Tuesday, October 29, 2019

Migrants Voting For One Nation and UAP? (Plus Some Polling Comments)

A Few Pointed Words About Polling

Before I start this article, a quick four paragraphs regarding polls, in lieu of a formal roundup.  Firstly and mainly for Tasmanian readers, there has been some (disappointingly uncritical in some cases) media coverage of a poll commissioned by The Australia Institute (Tas) concerning proposals for a Tarkine National Park.  Unfortunately the poll is simply totally unsound.  It uses a loaded preamble that gives arguments for one side of the debate, quantifying a claimed total clearance area while not quantifying how much of the area included is really old growth or rainforest, and further leading the respondent with a comment about claimed community and business support for a National Park.

Having been presented with just one side of the argument, respondents may well be led to give the answer that suits the sponsor, or may well be driven to just hang up if they don't agree with the statements made.  The poll report also provides no data whatsoever on other questions asked, disconnection rates or on the methods and extent of any weighting used to obtain the final results.  The question design also fails to establish whether any support for a National Park would be in addition to some logging activity or as an alternative to it.  Maybe voters really do support a Tarkine National Park of some kind, maybe they don't (the risible voter support for the Greens in Braddon in recent years is not the most promising sign)

I have been trying to write about polling more generally but it is very difficult to get the job done with any motivation when leading pollsters, with the sole exception of YouGov's Queensland polling, have thus far done virtually nothing about the pressing need for a major improvement in polling transparency following the 2019 Australian polling failure.  As such there is no basis for confidence that Newspoll's current picture of a close federal race is in any way accurate (the Coalition's 51-49 leads might really be 54-46 or more, or alternatively Labor might be in front, though that is much less likely.)  And since Essential keeps suppressing its voting intention figures although its unsatisfactory reason for doing so long ago expired, there is no way to benchmark any of its leadership polling, and its issues polls are often problematic.  

Media coverage of commissioned polling also continues to be as awful as before.  Some recent amusing nadirs were rival YouGov poll results being cited and uncritically reported by friendly media on both sides of the NSW abortion debate, and also the Your Right To Know campaign claiming to have Colmar Brunton polling supporting their position, but failing to publish the details of the polling.  If you want to scrutinise it, you can't - you just don't have the right to know.  Media are rightly, if in some cases hypocritically, concerned about laws that can unduly limit what public interest information they are allowed to report. But the claim of media outlets to be servants of the public in reporting public interest information is undermined when they so frequently fail to report relevant information or cautions about their stories when they could and should, largely for reasons of laziness and the back-patting of sources who have fed them material for easy articles.

On to the main course ...

There has been quite an amount of interest in an ABC article by Stephanie Dalzell that claims that migrant voters are increasingly voting for populist right outfits like One Nation and the United Australia Party. Of course, some migrants will vote for these parties, but the article is not a useful contribution to establishing how many.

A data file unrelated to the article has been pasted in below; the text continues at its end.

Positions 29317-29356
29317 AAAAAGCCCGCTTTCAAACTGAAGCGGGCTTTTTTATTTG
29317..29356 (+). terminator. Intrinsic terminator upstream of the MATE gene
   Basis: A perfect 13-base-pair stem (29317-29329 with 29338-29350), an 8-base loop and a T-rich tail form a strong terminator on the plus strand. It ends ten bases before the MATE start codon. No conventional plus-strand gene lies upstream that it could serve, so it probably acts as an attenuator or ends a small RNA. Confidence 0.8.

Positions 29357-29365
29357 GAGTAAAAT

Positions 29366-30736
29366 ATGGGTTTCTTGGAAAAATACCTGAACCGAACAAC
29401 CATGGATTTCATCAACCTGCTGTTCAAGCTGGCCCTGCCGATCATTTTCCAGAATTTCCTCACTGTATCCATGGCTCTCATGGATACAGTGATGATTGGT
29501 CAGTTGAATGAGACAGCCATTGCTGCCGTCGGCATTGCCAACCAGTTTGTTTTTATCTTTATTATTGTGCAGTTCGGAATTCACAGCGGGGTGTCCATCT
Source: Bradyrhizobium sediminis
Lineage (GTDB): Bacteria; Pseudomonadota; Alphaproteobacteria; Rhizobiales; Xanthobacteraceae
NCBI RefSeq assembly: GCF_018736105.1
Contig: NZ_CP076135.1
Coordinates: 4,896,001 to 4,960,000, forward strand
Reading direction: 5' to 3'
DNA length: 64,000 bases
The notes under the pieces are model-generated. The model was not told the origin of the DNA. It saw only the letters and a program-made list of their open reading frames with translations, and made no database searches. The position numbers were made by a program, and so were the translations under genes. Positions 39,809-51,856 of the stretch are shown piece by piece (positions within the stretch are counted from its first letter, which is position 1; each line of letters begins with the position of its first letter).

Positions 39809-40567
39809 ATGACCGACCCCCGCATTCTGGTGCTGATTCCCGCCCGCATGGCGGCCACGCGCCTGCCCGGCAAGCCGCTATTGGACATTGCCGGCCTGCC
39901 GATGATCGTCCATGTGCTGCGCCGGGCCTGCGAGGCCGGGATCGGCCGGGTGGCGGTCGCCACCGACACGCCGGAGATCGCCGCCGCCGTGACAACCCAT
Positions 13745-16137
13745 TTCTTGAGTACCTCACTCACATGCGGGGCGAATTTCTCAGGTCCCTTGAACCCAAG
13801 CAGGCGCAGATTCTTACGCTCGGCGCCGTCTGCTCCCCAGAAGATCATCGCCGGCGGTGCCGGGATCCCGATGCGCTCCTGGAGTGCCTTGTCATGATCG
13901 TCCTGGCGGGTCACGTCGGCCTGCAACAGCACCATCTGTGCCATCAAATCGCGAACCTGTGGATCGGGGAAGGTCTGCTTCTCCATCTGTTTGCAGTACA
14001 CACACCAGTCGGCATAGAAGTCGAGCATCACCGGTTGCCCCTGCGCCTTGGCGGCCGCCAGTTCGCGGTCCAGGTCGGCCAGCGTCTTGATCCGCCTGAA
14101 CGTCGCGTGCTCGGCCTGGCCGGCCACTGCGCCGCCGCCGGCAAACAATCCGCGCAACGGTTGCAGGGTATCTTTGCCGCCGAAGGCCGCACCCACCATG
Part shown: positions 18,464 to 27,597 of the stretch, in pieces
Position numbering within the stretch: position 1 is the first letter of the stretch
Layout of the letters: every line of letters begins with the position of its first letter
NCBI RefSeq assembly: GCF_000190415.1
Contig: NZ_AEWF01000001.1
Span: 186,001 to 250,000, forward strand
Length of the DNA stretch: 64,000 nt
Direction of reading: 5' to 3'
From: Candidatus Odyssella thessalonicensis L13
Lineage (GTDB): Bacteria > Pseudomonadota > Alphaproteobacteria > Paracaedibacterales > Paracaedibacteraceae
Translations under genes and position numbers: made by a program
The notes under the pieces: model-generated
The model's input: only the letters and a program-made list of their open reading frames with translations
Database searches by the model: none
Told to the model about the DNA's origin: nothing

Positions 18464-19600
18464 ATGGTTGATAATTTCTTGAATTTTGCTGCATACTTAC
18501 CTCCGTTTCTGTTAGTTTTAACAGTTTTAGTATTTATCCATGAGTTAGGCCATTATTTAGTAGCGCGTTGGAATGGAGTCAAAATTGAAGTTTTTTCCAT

Ecological Hazard Zone Ahead!

The first problem with the article comes from the well-known ecological fallacy, which has nothing to do with ecology but rather involves ascribing characteristics of a group to individuals within that group.  The classic ecological fallacy argument in electoral analysis goes like this:

* Individuals in electorates A, B, C are more likely to vote for party Y
* Individuals in electorates A, B and C are more likely to have demographic characteristic Z
* Therefore individuals who have demographic characteristic Z are more likely to vote for party Y

A previous outbreak was The Australian's claim that rich voters and Green voters tended to occur in the same electorate, therefore Green voters were rich.  As I mentioned in that article, Andrew Gelman provides a fine American example - states with high average income have high Democrats support, but high-income voters are more likely to vote Republican, not Democrat. (The solution broadly is that high-income voters are pro-Democrat only if they live in already liberal areas, but in red states they tend to be more pro-Republican than the rest of their state, and by large margins).

So when it comes to certain seats having both high migrant populations and high rates of right-populist voters, we need to know are they the same people.  This is especially a concern when right-populist-party voting is fairly uncommon, and also given that it could occur in reaction to high migrant percentages in a seat. The article does quote Antony Green on the difficulty of knowing whether it is the migrants or the Australian-born voters who are driving the ON and UAP votes in these seats, but for my liking his comments appear too far down the article and without the necessary flashing warning signs about the danger of any such extrapolation.  It comes across more as if we can't be sure it is the migrants, but hey, here's some anecdotal evidence, so feel free to jump to the conclusion that it is.

 But is populist-right voting high in areas with high migrant rates?